HAART in advanced phases of HIV-1 infection may induce immune reconstitution inflammatory syndrome (IRIS), requiring brief corticosteroid therapy in severe cases [1,2]. Clinical manifestations in ‘paradoxal IRIS’ are primarily a worsening of clinical signs or the appearance of new events in patients with a known infection after starting HAART, most often without detectable or viable opportunistic infection and despite a successful suppression of HIV plasma viremia . More rarely, in a form called ‘unmasking IRIS’, in which the opportunistic infection preexisted but was clinically silent, symptoms develop after the introduction of HAART. A switch from a type 2 helper T cell (Th2) to a Th1 immune response after HAART introduction is suspected, as suggested by increased levels of interferon gamma (IFN-γ) and tumor necrosis factor-alpha (TNF-α) in tuberculosis-associated IRIS , and the successful use of monoclonal TNF-α antagonist antibodies [5,6]. Thalidomide has shown in-vitro inhibition of TNF-α production , benefit during experimental tuberculosis meningitis , and response in a case of cryptococcal-associated IRIS .
We have report three cases of HIV-infected patients with refractory, corticosteroid-dependent and life-threatening paradoxal IRIS for whom thalidomide administration resulted in rapid clinical remission. The first case is a 33-year-old HIV-infected man who was admitted in April 2008 with cryptococcal meningitis. The CD4 cell count was 15 cells/μl and HIV-1 plasma viral load was 96 600 copies/ml. The clinical course was favorable after antifungal therapy and introduction of HAART at day 28. In September 2009, the patient presented symptoms of meningitis and cerebellar ataxia despite fluconazole prophylaxis (400 mg per day), undetectable plasma viral load and a CD4 cell count of 273 cells/μl. An extensive infectious work-up analysis revealed no active infection, an increased cerebral spinal fluid (CSF) opening pressure and CSF encapsulated yeast-like fungi with sterile cultures. Cerebral MRI results are shown in Fig. 1a. Paradoxal IRIS was suspected and intravenous (i.v.) methylprednisolone 250 mg per day was administered for 3 days, followed by oral prednisolone (1 mg/kg per day) with progressive tapering to 15 mg per day in the following 8 weeks. Fluconazole (800 mg per day) was continued. The patient presented three other IRIS relapses uncovered by cephalalgia and diplopia when corticosteroids were tapered to a daily dose of 12.5–15 mg. Thalidomide was initiated at 100 mg per day with aspirin 75 mg per day in August 2010, allowing complete cessation of corticosteroids in March 2012 with no following relapse (Fig. 1b).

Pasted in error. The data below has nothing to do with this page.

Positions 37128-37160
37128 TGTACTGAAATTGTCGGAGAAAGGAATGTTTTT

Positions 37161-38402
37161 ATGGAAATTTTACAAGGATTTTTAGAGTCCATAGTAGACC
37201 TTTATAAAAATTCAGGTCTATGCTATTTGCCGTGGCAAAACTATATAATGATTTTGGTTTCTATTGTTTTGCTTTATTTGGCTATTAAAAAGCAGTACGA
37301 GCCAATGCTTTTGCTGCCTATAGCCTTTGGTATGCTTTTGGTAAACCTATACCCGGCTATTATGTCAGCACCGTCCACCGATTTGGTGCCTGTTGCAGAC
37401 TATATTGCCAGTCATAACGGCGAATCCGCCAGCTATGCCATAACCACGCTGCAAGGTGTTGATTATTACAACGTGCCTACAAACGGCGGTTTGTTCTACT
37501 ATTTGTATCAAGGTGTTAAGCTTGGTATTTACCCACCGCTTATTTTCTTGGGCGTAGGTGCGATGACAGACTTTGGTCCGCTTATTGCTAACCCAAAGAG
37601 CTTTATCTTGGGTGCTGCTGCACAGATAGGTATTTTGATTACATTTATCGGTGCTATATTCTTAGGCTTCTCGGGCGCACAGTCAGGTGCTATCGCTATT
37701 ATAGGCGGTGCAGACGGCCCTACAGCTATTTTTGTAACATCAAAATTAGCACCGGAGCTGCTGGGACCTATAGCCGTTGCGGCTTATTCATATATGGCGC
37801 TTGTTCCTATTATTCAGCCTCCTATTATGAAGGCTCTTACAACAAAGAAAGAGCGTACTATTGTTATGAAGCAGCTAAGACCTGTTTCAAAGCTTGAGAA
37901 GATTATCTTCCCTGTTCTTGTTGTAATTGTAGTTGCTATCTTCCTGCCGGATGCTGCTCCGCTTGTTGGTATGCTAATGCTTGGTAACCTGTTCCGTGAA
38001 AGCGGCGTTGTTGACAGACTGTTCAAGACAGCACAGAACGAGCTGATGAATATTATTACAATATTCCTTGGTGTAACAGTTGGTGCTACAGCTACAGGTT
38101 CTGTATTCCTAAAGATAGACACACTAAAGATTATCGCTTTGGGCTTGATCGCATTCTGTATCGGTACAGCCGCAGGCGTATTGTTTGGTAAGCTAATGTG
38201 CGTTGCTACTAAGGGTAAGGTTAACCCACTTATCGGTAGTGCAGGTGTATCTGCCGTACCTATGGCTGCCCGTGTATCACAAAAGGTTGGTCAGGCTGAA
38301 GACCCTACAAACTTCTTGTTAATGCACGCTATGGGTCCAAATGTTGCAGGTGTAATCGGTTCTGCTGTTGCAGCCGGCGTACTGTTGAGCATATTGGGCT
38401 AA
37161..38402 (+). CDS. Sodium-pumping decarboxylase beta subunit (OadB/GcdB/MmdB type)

The second case was a 47-year-old man who was admitted in December 2004 with cryptococcal meningitis and HIV infection (CD4 cell count was 19 cells/μl and HIV-1 plasma viral load was 462 292 copies/ml). Initial evolution was favorable for antifungal therapy and introduction of HAART at day 21 and fluconazole maintenance therapy (400 mg per day). In December 2006, he was admitted with encephalitis. HIV viral load was undetectable and CD4 cell count was 353 cells/μl. An extensive infectious work-up analysis of active infections, including a neurosurgical biopsy of right parietal-frontal meninges, was negative. Cerebral MRI showed right parietal-temporal hyperintensity in fluid-attenuation inversion recovery sequences and T1-weighted subarachnoid space enhancement intensity with gadolinium. Paradoxal IRIS was suspected and high dose of i.v. methylprednisolone (500 mg per day) was administered for 3 days followed by oral prednisolone (1 mg/kg per day) progressively tapered, in association with fluconazole (400 mg per day). Corticosteroids and fluconazole were interrupted in January and March 2009 respectively. In May 2009, the patient presented with a first relapse of IRIS treated with prednisone (60 mg per day) and fluconazole (400 mg per day). Two successive episodes, despite 15 mg per day of prednisolone, justified thalidomide introduction (100 mg per day) with aspirin in December 2010. In June and October 2011, prednisone and fluconazole were successfully interrupted. Thalidomide was interrupted in March 2012 with no relapse at the time of writing (June 2012).